All commands are being executed as root.

Gain root access using command:

sudo passwd

Then you can log in as root by your password.

There are some packages to install before compiling:

aptitude update

aptitude install intltool

aptitude install libgtk2.0-dev

Preparation of source code and libs:

Put hardfp/libbass.so from bass24-linux-arm.zip in:


Unzip source code:

tar -zxvf bassplay-0.1.tar.gz

unzip bass24-linux.zip in subdirectory bass in the directory of source code bassplay-0.1/bass.
!Do the same with bass24-linux-arm.zip and overwrite files!.

mkdir bassplay-0.1/bass
cp bass24-linux.zip bassplay-0.1/bass/
cp bass24-linux-arm.zip bassplay-0.1/bass/
unzip bassplay-0.1/bass/bass24-linux.zip
unzip bassplay-0.1/bass/bass24-linux-arm.zip

Proceed with compilation:

cd bassplay-0.1

make install

Step 5: Software Part - Install Alsa Mixer

You can install the mixer by using command:

aptitude install alsa-utils

Step 6: Software Part - Test of the Player Itself

Please upload some modules to the Raspberry (scp is the easiest way) and try to play some:

bassplay somemusic.mod

You can use alsa and amixer to set up volume by and other sound adapter settings by your needs.
If you can play modules from command line now please proceed further.

!Please contact me in case of any difficulties with steps above and I'll try to figure out and/or update this how-to!

Step 7: Software Part - Installation of Control Scripts.

Please download file scripts.zip from project's intro page.

Upload file to the raspberry and unpack by command:

unzip scripts.zip

Put project included scripts in the directories and change privileges as shown:

chmod 777 /etc/init.d/player_control.sh
chmod 777 /usr/bin/gpout.sh
chmod 777 /usr/bin/gpin.sh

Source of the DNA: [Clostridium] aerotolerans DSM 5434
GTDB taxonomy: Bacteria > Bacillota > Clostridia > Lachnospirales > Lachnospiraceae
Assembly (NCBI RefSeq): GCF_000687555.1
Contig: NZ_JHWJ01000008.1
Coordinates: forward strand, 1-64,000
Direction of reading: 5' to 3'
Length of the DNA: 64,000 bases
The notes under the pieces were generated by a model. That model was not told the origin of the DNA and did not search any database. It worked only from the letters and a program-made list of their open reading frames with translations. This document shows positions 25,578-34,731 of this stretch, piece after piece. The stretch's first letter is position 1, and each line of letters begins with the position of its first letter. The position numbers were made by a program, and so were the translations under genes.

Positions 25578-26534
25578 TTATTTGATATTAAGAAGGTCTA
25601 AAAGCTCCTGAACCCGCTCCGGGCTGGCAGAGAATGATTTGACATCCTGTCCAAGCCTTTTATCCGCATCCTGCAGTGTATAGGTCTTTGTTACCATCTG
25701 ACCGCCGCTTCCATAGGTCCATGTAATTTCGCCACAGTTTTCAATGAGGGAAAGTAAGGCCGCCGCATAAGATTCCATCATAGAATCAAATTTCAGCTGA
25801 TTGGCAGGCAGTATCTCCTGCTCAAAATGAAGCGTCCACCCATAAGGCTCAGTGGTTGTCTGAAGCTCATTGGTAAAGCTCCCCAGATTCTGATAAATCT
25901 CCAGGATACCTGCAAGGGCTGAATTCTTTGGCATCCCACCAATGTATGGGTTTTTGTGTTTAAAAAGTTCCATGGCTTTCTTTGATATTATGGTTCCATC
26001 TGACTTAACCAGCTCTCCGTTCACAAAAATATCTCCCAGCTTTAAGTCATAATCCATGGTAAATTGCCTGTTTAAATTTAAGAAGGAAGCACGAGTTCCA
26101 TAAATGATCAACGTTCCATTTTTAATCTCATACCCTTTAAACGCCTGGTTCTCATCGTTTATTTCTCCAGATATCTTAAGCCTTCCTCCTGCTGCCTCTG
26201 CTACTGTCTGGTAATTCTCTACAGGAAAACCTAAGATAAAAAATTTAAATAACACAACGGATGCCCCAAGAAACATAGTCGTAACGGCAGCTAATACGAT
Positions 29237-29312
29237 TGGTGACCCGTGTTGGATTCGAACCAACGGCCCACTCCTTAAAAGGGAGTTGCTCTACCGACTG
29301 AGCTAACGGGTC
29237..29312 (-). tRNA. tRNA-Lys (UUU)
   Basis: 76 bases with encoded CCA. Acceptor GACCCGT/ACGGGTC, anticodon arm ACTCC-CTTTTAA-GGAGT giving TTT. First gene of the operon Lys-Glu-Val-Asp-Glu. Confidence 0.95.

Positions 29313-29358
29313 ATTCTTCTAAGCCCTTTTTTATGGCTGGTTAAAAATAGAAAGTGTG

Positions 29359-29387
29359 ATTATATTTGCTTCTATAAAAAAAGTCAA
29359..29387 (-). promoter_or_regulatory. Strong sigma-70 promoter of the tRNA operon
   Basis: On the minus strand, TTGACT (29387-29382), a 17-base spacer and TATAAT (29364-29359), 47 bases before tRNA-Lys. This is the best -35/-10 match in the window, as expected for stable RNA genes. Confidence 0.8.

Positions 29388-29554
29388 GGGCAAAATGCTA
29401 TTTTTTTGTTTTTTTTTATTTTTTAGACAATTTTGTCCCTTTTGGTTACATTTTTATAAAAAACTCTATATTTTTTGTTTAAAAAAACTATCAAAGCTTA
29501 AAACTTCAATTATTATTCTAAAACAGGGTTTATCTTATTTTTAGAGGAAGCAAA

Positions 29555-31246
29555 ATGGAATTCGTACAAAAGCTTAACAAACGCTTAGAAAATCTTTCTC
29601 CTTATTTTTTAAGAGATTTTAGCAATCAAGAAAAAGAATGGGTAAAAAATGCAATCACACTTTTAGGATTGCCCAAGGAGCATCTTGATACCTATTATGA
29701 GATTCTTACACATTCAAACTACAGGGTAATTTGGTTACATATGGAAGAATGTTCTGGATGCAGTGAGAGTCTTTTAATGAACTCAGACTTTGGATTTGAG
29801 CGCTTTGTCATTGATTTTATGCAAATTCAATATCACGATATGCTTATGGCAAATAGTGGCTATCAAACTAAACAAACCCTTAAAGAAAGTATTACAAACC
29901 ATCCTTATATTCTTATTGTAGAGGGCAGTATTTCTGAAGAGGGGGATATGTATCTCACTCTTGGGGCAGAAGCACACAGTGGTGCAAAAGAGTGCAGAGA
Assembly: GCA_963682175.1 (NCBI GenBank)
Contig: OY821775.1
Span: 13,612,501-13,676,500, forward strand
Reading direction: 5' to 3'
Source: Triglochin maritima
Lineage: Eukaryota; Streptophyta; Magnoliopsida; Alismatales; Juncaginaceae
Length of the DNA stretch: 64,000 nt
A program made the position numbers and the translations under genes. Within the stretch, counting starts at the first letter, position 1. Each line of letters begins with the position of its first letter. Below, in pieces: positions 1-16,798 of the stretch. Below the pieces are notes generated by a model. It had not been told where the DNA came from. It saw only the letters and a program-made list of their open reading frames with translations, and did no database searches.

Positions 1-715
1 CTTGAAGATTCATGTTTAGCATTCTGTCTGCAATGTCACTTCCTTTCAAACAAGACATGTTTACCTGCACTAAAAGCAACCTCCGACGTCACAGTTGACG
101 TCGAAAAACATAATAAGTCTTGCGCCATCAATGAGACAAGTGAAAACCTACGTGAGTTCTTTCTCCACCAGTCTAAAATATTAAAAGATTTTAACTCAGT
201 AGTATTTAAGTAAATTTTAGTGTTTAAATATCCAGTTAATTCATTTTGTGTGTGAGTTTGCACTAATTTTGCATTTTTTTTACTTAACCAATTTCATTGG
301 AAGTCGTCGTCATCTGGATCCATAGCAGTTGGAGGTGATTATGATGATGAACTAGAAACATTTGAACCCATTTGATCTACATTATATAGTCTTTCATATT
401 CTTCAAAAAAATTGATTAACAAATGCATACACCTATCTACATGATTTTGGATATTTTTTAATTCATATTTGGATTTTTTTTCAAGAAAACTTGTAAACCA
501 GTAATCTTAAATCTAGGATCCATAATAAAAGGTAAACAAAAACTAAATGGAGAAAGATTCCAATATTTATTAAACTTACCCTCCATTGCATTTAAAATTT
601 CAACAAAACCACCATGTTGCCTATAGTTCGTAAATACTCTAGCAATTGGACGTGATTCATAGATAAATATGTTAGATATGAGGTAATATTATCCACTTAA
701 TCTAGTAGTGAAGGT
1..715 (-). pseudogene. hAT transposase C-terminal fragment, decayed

Add the following lines in /etc/rc.local for auto-start of the button-control script on boot:

# player control
/etc/init.d/player_control.sh > /dev/null &

Scripts gpin.sh and gpout.sh are used to set up pins and return values depending on button press (button pressed = 0 button released = 1).

Script player_control.sh is used to play/stop player and change songs.

Modules must be put by default in (can be changed in player_control.sh as wished) this path:


During start of player_control.sh, the playlist is created to select particular songs.

Step 8: Testing Part

Please put some mod,s3m,it,xm files in the directory /files/music

You can either reboot to test auto-start or run manually for testing purposes:


You should be able to use buttons next/previous to switch the songs.
Also you should be able to stop song and start again by start/stop buttons.

Troubleshooting tips:

If the bassplay itself can play modules, please check the functionality of GPIO wiring.

You can test state of pins by  /usr/bin/gpin.sh

This scripts returns value of pin defined by the parameter.
You can press particular button ant test whether 1 changes in 0 and vice versa.

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    Reply 7 years ago on Introduction

    It's nice to see that my project has been inspirative.

    Can OMXplayer play MOD,S3M,IT,XM too? I cannot find this infromation.

    It's good that it runs as service, too.

    Do you plan to publish the final onstruction when it's done?


    Reply 7 years ago on Introduction

    I don't have .mod files, test yourself with bshplyr-no-gpio my new smaller script (it seems I don't need gpio fo myself, just happy with automated play)

    To play .mod you can also install timidity++ and change playerbin to /usr/bin/timidity++

    If I have more time or someone else does we can make conditionals to change playerbin according to filetype (github allows changes, remembering history).

    My final construction is just a Raspberry Pi in a cardboard case, adapted for battery pack according to


    with headphones and no buttons as GPIO's don't work for me for some unknown reason (they are always "0" ).


    9 years ago on Introduction

    Good Job! :)
    Went to my Blog post:


    9 years ago on Introduction

    Could you add some information in the initial step explaining what MOD is and why a portable player is desireable?


    Reply 9 years ago on Introduction

    Thank you for sharing your point of view.
    I was driven by the logic that MOD enthusiast wouldn't need an explanation and people not knowing what MOD is wouldn't need MOD player.
    I'll add a brief description with links to further resources.
    Thanks again.